Can there be anything worse than having someone address you and getting sense that -just like you- they are hearing the speech for the first time? Yikes!Mr. President, Baba, we want to hear you in those speeches and not your faceless speech writer asseblief!

In this corner of the earth people generally love hearing the sound of their own voices. They will not stop talking until a good one-half of the room is snoozing or shifting their feet under tables to indicate their frustration.

Many people find public speaking intimidating; it is one of those things that some are born with while others need to labour on a bit more. Therefore, being comfortable in that space ultimately comes with practice. I reckon the best speeches are well researched, prepared; short and to the point.

As Ira Hayes puts it, “no one ever complains about a speech being too short”.

For tips on fine-tuning your public speaking skills see:

The Role Model Debate

There are those who believe in role models. Then there are those who believe that each individual has the innate ability to harness his own power to succeed and to live a fulfilling life. Will-power is thought to be an important element of this.

I think inspiration can come from all sorts of places. If we all believed in the notion of external motivation not being all that significant, then people in the professions of development, professional and life coaching as well as motivational speaking would surely be out of business!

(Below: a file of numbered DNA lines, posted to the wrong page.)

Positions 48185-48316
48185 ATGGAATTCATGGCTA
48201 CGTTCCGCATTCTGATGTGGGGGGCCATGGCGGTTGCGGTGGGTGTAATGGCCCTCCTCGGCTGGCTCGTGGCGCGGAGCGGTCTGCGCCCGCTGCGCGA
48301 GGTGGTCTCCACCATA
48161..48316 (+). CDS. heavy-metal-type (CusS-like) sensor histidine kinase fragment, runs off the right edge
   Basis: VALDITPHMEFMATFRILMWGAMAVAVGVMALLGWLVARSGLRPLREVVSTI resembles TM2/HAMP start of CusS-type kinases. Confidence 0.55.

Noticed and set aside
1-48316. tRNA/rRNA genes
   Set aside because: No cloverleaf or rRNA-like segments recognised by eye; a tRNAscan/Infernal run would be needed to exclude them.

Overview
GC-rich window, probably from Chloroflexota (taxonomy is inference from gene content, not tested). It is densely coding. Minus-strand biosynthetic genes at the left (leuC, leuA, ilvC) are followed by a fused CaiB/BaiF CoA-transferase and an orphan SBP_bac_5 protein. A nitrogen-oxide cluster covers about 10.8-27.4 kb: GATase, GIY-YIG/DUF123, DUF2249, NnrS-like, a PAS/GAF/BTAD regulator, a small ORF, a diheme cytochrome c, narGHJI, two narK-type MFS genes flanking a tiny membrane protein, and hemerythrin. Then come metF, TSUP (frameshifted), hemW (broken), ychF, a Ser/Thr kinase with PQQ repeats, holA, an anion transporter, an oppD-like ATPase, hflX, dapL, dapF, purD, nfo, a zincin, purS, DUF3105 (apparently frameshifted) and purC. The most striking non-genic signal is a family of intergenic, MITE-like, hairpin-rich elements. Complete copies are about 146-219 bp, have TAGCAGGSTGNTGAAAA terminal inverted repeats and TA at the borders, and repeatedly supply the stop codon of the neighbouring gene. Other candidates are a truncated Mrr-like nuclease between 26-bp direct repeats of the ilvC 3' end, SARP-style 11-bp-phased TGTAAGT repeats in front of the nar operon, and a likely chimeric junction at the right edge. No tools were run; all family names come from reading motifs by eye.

Steve MacCaulay of the Cranfield School of Management in the UK says that a role model is, “someone who serves as an example, whose behaviour is emulated by other people, and consistently leads by example”. He continues to state that though a role model is NOT a model of perfection, they are held to high standards and therefore need to heighten their awareness of being contradictory.

So, it can be decisively argued that being a role model is not a choice- not if people hold you to some esteem and value your contribution to society. I reckon that’s why it is just too much pressure for some people who would, for instance, deliver a sermon then curl up and smoke a joint afterwards or sing a gospel song one minute and impregnate young girls the next. It’s a tough world, ain’t it?

When I was growing up (especially in primary school), I always had a ready-made answer when quizzed about role-models. Naturally, that person was my mother; a virtuous and strong woman, the first person who would later teach me how to write a speech and ignite my writing love affair in general.

It evolved from there to include people like Ms Winfrey and Bonginkosi “Zola” Dlamini, whose power to influence; humility and general concern for society struck me. His endeavours remain relevant although his self-inflicted fall from grace was a disappointment, to say the least.

Ontlametse Phalatse

Ontlametse Phalatse

I have a different outlook on life today because of a 14-year-old girl named Ontlametse Phalatse. Hers is truly a testament of how enduring the human spirit can be under challenging circumstances. The optimistic manner in which Phalatse has embraced life despite her Progeria makes some of the things we cry about seem fickle and she leaves one with very little choice but to let that positive energy rub-off.